Inflammatory Profiles of Asthma and COPD Primary Human Bronchial Epithelial Cells in Response to LPS and an Inflammatory Inhibitor



Branscome, Heather

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Chronic obstructive pulmonary disease (COPD) and asthma are two of the most common inflammatory diseases of the respiratory system. Collectively, they affect hundreds of millions of individuals worldwide and are associated with high levels of mortality. Treatment options are currently limited to the use of long-acting bronchodilators and glucocorticoid steroids, which act only to reduce symptoms rather than to reverse disease progression. While airway inflammation is a hallmark feature of asthma and COPD, there are inherent differences in the types of cells and molecular mechanisms involved. Previous research has highlighted the importance of the innate immune system in orchestrating the inflammatory response and unique inflammatory patterns have been identified for each of these diseases. The current thesis examined the inflammatory profiles of ATCC human primary bronchial epithelial cells (HBECs) obtained from a variety of normal and diseased donors. We have demonstrated by ELISA that these cell types can be activated by an exogenous stimulus (LPS) to produce increased levels of IL-8 cytokine when grown in two-dimensional culture. The relative gene expression of other critical pro-inflammatory cytokines such as IL-6 and TNF-α was also examined and found to be dysregulated after exposure to LPS. Taken together, these factors may contribute to disease pathogenesis. Lastly, the anti-inflammatory effects of a glucocorticoid steroid, budesonide, were evaluated in LPS-challenged cells. Budesonide was effective in reducing IL-8 cytokine levels in five out of the six cell types tested. Ongoing research will focus on repeating these studies in three-dimensional cultures to better recreate the conditions in vivo.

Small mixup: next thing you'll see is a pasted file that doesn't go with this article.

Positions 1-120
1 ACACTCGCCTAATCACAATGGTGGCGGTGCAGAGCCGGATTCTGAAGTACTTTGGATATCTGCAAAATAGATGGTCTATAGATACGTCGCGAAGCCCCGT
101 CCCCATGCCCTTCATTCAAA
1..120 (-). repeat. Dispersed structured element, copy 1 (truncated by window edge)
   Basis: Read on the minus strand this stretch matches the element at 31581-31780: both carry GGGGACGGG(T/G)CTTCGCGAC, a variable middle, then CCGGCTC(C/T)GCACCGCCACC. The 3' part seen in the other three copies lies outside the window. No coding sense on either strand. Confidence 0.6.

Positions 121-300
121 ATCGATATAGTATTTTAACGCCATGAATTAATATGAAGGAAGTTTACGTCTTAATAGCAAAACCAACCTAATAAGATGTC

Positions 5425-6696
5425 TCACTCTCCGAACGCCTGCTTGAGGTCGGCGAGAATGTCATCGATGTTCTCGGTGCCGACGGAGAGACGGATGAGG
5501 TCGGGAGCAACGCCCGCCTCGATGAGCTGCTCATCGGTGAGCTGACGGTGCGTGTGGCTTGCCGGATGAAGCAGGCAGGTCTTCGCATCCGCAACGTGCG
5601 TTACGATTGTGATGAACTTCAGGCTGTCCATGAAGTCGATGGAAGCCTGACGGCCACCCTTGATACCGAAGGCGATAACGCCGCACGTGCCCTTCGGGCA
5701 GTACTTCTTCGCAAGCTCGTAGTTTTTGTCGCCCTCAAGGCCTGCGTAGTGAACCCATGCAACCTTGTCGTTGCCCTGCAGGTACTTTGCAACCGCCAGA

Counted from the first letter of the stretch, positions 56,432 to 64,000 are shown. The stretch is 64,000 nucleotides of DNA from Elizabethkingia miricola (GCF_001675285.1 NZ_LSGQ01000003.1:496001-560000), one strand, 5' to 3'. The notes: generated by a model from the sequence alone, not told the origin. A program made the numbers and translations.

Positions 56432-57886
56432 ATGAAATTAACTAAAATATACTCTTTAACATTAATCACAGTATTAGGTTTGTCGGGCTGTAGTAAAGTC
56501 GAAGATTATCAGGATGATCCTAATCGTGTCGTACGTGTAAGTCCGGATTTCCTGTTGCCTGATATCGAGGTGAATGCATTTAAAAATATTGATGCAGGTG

Bronchial epithelial cells, Chronic Obstructive Pulmonary Disease, Asthma, Budesonide